If a consumer's playback equipment cannot cope with the specialised DVD-audio format, the alternative is to Google a software program such as Audio DVD Creator. This program (and others like it) fits the downloaded files onto the audio section of a standard DVD in the same format used for movies.

While there is slight compression, the result is still superior to a standard CD and can be played back on any DVD player.

Melba Recordings managing director Maria Vandamme wants the Melba site to eventually offer complete lossless audio files in surround sound as well as stereo. ''I know of only one or two other companies in the world which are as dedicated to downloads of this quality,'' she says. ''There is Linn in the UK and Channel Records. The major companies just don't seem interested.''

Eventually, the need to store these files on computer or disc will disappear. A consumer's complete audio collection will one day exist in the cloud, able to be summoned whenever wanted. That may be a decade away but Melba is taking the first steps towards that right now.

Become a convert

WHEN it comes to audio downloads, I am a neo-Luddite. I strive to gain the highest quality audio but I can't resist putting the result onto disc, complete with the appropriate artwork. I want to handle my audio, not just have it streaming from the ether or from my computer hard-drive.

But that disc is really unnecessary. Specialist hi-fi retailers offer various solutions to let you throw it away, such as the small but potent Nuforce Icon HDP, a device that will take music files straight from your computer in uncompressed or compressed formats and turn them into a full-frequency, high-fidelity experience.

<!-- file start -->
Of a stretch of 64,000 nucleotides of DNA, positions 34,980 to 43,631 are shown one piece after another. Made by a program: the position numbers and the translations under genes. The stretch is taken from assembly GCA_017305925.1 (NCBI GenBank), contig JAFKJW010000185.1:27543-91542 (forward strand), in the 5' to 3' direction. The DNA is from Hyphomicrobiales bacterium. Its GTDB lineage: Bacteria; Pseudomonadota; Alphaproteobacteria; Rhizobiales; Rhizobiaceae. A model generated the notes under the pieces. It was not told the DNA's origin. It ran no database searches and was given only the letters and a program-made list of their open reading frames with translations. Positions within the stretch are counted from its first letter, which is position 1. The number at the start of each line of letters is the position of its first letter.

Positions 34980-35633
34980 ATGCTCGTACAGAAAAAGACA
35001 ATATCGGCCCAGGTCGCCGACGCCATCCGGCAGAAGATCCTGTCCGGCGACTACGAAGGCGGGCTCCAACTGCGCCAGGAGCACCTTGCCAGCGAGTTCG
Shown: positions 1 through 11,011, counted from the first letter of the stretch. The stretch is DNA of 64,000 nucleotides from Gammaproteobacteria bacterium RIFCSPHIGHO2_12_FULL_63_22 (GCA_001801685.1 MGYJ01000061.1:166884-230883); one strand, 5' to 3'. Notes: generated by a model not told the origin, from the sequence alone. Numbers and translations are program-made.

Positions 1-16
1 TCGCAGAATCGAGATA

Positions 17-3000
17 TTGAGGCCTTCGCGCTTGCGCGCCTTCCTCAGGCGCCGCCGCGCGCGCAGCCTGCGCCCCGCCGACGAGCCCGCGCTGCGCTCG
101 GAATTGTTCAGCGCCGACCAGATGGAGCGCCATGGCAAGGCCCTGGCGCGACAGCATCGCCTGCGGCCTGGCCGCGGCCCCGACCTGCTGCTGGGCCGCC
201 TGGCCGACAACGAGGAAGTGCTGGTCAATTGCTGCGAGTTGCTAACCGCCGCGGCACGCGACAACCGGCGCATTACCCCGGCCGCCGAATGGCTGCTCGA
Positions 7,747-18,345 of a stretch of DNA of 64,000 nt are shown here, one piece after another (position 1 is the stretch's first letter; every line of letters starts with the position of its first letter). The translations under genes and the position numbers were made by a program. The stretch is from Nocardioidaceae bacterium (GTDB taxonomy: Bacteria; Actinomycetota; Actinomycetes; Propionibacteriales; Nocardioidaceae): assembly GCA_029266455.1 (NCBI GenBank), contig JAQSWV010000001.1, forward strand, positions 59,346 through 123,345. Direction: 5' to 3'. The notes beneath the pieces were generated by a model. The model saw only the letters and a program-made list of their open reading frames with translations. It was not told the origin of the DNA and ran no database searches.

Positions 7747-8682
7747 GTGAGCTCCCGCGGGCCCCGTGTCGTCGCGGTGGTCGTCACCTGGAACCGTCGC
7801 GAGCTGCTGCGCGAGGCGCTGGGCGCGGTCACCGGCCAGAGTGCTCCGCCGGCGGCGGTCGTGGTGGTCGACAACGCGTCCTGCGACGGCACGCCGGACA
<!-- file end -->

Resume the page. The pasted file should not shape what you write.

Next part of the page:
All digital files have to be converted to analog to be heard via loudspeakers or headphones and the Nuforce is a pre-amplifier that boasts a digital-to-analog converter superior to that found in most computers or CD players. It can be connected to your computer via USB and used to produce an analog signal perfect for high-end headphones. Or, with your computer laptop attached, it will connect via standard RCA jacks to a conventional stereo amplifier for listening using your own system.

The Nuforce Icon HDP retails for less than $700 but the audio experience is beyond price.

Sound advice

What does sampling rate mean?

THIS refers to the number of times a second musical information is sampled. The higher the kilohertz, the more samples of audio taken each second, with corresponding accuracy capturing the music. One kHz is 1000 samples a second. So 96kHz is 96,000 samples a second.

Word length or resolution

RELATES to the dynamic range or how loud or soft something is. The original CD standard of 16 bits has a theoretical dynamic range of 96 decibels. A symphony orchestra can be as loud as 120dB, so you can see that even CDs are limited in their ability to reproduce a true dynamic. SACD recordings use a different method that measures the relative loudness of each sample to each other, which is not constrained by a specific word length, so its dynamic range is limitless.

What is the bit rate?

BIT rate indicates the quality of an encoded file whether it be lossy, such as MP3, or lossless, such as FLAC. The higher the bit rate the less compression is used, giving better quality of sound as it is closer to the original. Using photography as an analogy, bit rate could be compared to pixel-count. For most digital recordings, the higher the bit rate, the more detailed the reproduction.

What is Super Audio CD?

THE SACD format was developed by Sony and Philips in 1999 to give audiophiles playback of the same high quality as the original studio master recordings. An SACD disc can store more than seven times the amount of information as a CD, allowing for far more musical information to be captured for playback, in both stereo and surround. Most SACD discs are released in a hybrid form that carries standard CD information, so no special player is needed. But to hear the superior audio of SACD stereo or surround recordings, a special player is needed, as the information carried on the SACD track cannot be read by a standard CD player laser. Companies such as Pioneer, Oppo and Cambridge Audio sell ''universal'' players that will play Blu-ray, DVD, CD and SACD discs, making the need for special players unnecessary.

 

Anthony Clarke